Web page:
No protective gears, etc, were on site. No foreign contractor should come to Jamaica and be allowed to operate a construction site without these basic amenities for the safety and protection of the workers of Jamaica.

And it is the Ministry of Labour that is supposed to enforce these rules to protect the workers’ interest. The Ministry of Labour is asleep.

The Occupational Health and Safety Bill was tabled in this Honourable House several months ago. The minister opened the debate, but the debate has not been concluded. Let us restart the debate and pass this important bill before we go on our summer recess.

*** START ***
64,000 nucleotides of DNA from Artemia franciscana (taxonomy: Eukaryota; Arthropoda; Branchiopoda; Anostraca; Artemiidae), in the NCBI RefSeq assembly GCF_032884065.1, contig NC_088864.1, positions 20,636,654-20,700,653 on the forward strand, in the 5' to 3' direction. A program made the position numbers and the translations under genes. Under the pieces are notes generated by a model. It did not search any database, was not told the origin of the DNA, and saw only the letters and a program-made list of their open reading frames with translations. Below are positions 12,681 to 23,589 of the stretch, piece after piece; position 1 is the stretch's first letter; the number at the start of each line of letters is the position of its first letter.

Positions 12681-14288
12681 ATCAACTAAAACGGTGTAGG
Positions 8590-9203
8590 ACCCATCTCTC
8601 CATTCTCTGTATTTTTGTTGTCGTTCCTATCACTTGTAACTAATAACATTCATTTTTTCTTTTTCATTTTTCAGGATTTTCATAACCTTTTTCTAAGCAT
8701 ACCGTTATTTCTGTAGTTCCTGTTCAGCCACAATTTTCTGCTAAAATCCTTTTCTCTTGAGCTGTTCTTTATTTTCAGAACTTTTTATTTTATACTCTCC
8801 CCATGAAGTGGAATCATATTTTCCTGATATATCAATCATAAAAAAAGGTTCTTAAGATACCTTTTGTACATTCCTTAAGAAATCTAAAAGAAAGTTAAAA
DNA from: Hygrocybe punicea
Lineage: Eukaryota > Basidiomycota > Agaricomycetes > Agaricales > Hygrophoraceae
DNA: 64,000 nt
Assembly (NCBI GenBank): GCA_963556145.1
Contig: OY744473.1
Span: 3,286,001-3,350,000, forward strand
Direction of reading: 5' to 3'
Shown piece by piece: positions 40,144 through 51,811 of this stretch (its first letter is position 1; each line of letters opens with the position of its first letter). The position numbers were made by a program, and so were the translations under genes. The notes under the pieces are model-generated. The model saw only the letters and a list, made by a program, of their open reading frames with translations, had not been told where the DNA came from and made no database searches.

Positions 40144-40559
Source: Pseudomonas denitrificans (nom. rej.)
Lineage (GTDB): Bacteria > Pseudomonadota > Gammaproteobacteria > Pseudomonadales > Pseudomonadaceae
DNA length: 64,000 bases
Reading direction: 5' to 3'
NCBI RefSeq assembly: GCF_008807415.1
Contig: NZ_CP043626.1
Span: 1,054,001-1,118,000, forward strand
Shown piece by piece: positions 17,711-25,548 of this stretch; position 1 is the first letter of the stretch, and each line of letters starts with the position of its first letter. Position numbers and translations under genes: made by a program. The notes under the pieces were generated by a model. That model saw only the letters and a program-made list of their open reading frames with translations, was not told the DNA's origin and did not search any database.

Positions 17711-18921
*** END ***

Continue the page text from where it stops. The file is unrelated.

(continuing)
The farm work programme has been going on for over 70 years. The maximum age for farm work is 45, male or female.

I would recommend from the benches of Opposition that the age limit be raised to 50 years of age.

A 50-year old man is a strong man, a 50-year-old woman is a strong woman, they can work on the farm work programme.

Prime Minister, you are about 46, you couldn’t go on the farm work programme right now, they say you are too old, right? And you are a strong man. These are things we need to look at, and the next PNP administration will be making the adjustment.

Also, every single farm worker has to leave from wherever they are resident in Jamaica to come to the Ministry of Labour to do their medical. Again, I would recommend you utilise medical services in western Jamaica to conduct the medicals for the farm work programme. This would prevent people from Anchovy, Negril, Lucea, from travelling to East Street to do their medical.